As with print interviews, a great deal rests on the interviewer.  Some simply ask the same questions.  I’ve done interviews where I quickly become aware that not only hasn’t the interviewer read any more of the book in question than the jacket copy (interviews are frequently tied to new releases), but also the interviewer hasn’t read anything of mine at all.  In those cases, I’ll speak at greater length, filling in the elements that the interviewer should have covered.

Usually, I prefer not to see the questions for in-person interviews in advance, because then my responses won’t be as from the heart.  However, this doesn’t mean I don’t prepare.  I try to anticipate general questions, and think of examples.  For example, “Where do you get your ideas?” can be tightened to become “Where did you get the idea for The Firekeeper Saga or the Overwhere books?” by how I answer it. 

Tomorrow (Thursday), I’ll be recording an interview for the podcast “The Geek’s Guide to the Galaxy” with David Barr Kirtley, which appears on Wired.com.  He’s picked an interesting topic: my short story collection Curiosities, as well as my book on writing, Wanderings on Writing.  I haven’t dealt with these very often in interviews, so it should be fresh and exciting.

I’ll let you know when the interview airs.  In the meantime, there are links to some older interviews I’ve done at my website: www.janelindskold.com.  You might enjoy.

Any questions?

FF: Selections From…

June 4, 2021
Persephone Revels

Featured in the picture is the new anthology, Worlds of Light and Darkness, which combines a selection of stories taken from DreamForge and Space and Time magazines.  I wrote the introduction in which I discuss why I feel writing stories with hope as a theme is far harder than writing grimdark.  Oh, and my story “Born From Memory” is one of the selections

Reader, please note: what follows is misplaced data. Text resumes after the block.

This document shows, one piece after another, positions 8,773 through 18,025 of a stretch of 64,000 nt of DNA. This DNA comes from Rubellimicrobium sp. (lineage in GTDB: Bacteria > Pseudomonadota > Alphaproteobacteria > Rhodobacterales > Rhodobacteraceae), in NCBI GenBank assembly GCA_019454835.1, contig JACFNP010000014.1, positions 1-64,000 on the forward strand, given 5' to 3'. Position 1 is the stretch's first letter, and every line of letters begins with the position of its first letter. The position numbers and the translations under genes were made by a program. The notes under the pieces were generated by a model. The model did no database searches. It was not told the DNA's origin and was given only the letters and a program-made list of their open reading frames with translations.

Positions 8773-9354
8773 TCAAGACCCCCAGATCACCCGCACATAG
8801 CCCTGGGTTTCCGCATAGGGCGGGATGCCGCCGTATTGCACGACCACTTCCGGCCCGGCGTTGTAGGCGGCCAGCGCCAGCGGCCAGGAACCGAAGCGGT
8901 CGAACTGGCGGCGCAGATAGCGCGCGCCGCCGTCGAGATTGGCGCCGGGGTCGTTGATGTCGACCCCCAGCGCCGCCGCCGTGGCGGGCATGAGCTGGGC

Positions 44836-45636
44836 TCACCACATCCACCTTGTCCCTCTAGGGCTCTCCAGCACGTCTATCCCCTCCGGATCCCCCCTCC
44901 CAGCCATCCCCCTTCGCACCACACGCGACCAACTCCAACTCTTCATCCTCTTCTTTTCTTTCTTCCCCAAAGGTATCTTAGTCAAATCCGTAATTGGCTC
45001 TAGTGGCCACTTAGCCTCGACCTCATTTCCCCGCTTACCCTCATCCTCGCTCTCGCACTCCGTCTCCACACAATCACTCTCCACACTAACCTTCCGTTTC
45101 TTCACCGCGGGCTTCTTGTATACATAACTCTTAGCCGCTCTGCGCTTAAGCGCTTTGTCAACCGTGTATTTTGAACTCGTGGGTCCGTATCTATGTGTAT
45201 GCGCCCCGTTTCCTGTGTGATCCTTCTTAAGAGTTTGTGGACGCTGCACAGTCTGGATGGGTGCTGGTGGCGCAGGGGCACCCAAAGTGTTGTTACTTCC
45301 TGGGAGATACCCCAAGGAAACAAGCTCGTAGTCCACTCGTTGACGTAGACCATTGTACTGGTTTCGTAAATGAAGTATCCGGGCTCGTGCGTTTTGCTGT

For those of you unfamiliar with this column, the Friday Fragments lists what I’ve read over the past week.  Most of the time I don’t include details of either short fiction (unless part of a book-length collection) or magazines.  The Fragments are not meant to be a recommendation list.  If you’re interested in a not-at-all-inclusive recommendation list, you can look on my website under Neat Stuff.

Once again, this is not a book review column.  It’s just a list with, maybe, a bit of description or a few opinions tossed in.  And it’s also a great place to tell me what you’re reading. 

Recently Completed:

Forced Perspectives by Tim Powers.  Picks up with the characters from Powers’ Alternate Routes.  Full of chase scenes and daring escapes, paranoia, and a secret history that is a crazy-quilt from various sources.

In Progress:

Bloodline by Dick Francis, actually by Felix  Francis, his son.  Audiobook.  A FF Reader recommended author!!!